44. What is the maximum file
size supported by a file system with 16 direct blocks, single, double,
and triple indirection? The block size is 512 bytes. Disk block numbers
can be stored in 4 bytes.
45. The berkely fast filesystem
(and Linux Ext2fs) use the idea of block groups. Describe what this
idea is and what improvements block groups have over the simple
filesystem layout of the System V file system (s5fs).
What is the reference count field in the inode? You should
consider its relationship to directory entries in you answer.
47. The filesystem buffer cache
does both buffering and caching. Describe why buffering is needed.
Describe how buffering can improve performance (potentially to the
detriment of file system robustness). Describe how the caching
component of the buffer cache improves performance.
48. What does flushd do on a UNIX system?
49. Why might filesystems managing external storage devices do write-through caching (avoid buffering writes) even though there is a detrimental affect on performance.
50. Describe the difference between external and internal fragmentation.
Indicate which of the two are most likely to be an issues on a) a
simple memory memory mangement machine using base limit registers and
static partitioning, and b) a similar machine using dynamic
51. List and describe the four memory allocation
algorithms covered in lectures. Which two of the four are more
commonly used in practice?
52. Base-limit MMUs can support swapping. What is swapping? Can swapping permit an application requiring 16M memory to run on a machine with 8M of RAM?
53. Describe page-based virtual memory. You should consider pages, frames, page tables, and Memory Management Units in your answer.
Give some advantages of a system with page-based virtual memory
compared to a simply system with base-limit registers that
55. Describe segmentation-based virtual memory. You
should consider the components of a memory address, the segment table
and its contents, and how the final physical address is formed in your
56. What is a translation look-aside buffer? What is contained in each entry it contains?
57. Some TLBs support address space identifiers (ASIDS), why?
58. Describe a two-level page table? How does it compare to a simple page table array?
59. What is an inverted page table? How does it compare to a two-level page table?
60. What are temporal locality and spatial locality?
61. What is the working set of a process?
62. How does page size of a particular achitecture affect working set size?
63. What is thrashing? How might it be detected? How might one recover from it once detected?
64. Enumerate some pros and cons for increasing the page size.
65. Describe two virtual memory page fetch policies. Which is less common in practice? Why?
What operating system event might we observe and use as input to an
algorithm that decides how many frames an application receives
(i.e. an algorithm that determines the application's resident set size)?
67. Name and describe four page replacement algorithms. Critically compare them with each other.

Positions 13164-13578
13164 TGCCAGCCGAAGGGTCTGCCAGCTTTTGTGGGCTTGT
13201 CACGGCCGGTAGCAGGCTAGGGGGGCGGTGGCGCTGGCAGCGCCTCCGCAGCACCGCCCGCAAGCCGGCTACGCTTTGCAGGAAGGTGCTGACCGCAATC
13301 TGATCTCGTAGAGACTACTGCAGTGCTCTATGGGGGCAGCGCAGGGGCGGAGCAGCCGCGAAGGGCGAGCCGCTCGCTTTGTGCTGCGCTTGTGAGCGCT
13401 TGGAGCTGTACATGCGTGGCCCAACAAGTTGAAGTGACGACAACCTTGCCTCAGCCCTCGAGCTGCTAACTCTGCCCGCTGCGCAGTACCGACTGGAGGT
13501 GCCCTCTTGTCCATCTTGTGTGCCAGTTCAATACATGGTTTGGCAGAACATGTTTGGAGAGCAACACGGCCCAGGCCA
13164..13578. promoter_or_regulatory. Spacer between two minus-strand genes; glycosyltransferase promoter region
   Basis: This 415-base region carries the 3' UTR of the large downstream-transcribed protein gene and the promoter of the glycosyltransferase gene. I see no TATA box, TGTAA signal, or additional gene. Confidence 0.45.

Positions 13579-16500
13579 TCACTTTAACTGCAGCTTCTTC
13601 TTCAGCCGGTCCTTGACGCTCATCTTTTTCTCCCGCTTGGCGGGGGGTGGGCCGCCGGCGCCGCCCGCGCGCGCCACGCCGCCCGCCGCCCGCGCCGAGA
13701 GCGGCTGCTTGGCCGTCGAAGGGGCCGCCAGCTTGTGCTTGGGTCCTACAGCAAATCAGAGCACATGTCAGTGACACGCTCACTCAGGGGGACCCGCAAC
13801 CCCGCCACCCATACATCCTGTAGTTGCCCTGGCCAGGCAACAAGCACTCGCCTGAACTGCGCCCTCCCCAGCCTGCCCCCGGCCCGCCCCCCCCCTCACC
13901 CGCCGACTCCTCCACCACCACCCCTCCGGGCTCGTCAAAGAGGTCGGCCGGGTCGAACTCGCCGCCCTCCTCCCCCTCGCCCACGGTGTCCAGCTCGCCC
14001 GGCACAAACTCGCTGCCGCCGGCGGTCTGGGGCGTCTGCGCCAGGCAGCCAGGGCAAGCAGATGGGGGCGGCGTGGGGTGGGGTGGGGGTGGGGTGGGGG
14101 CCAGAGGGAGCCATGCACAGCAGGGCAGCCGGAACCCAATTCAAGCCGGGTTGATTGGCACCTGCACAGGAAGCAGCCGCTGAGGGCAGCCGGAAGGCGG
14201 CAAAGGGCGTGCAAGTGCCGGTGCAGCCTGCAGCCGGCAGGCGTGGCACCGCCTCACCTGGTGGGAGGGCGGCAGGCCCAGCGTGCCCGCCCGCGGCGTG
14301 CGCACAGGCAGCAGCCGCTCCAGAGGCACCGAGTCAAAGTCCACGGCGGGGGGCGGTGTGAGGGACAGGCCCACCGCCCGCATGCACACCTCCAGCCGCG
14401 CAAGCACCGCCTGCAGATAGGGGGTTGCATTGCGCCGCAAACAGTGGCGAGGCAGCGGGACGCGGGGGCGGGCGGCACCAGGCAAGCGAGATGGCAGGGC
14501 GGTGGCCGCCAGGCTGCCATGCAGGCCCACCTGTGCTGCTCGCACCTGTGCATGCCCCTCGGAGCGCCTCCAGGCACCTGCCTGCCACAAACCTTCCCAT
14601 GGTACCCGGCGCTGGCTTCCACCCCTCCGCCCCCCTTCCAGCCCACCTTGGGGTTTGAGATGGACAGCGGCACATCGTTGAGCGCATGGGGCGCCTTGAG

68. Describe buffering in
the I/O subsystem of an operating system. Give reasons why it is
required, and give a case where it is an advantage, and a case where it
is a disadvantage.
69. Device controllers are generally becoming
more complex in the functionality they provide (e.g. think about the
difference between implementing a serial port with a flip-flop
controlled by the CPU and a multi-gigabit network adapter with the
TCP/IP stack on the card itself). What effect might this have on the
operating system and system performance?
70. Compare I/O based on polling with interrupt-driven I/O. In what situation would you favour one technique over the other?
71. Explain how the producer-consumer problem is relevant to operating system I/O.
72. What is disk interleaving? What problem is it trying to solve?
73. What is cylinder skew? What problem is it trying to solve?
74. Name four disk-arm scheduling algorithms. Outline the basic algorithm for each.
90. Why is it generally correct to favour I/O bound processes over CPU-bound processes?
91. What is the difference between preemptive scheduling and non-preemptive scheduling? What is the issue with the latter?
93. Describe round robin scheduling. What is the parameter associated with the scheduler? What is the issue in chosing the parameter?
The traditional UNIX scheduler is a priority-based round robin
scheduler (also called a multi-level round robin schduler). How does
the scheduler go about favouring I/O bound jobs over long-running
97. In a real-time system with a periodic task set,, how are priorities assigned to each of the periodic tasks?
98. What is an EDF scheduler? What is its advantage over a rate monotic scheduler?
Describe why the use of spinlocks might be more appropriate
than blocking locks on a multiprocessor when compared to a
uniprocessor. Is there a trade-off between spinning and blocking on a
100. Is a single ready queue on a multiprocessor a good idea? Why?
101. What is thread afinity. Why might it improve performance?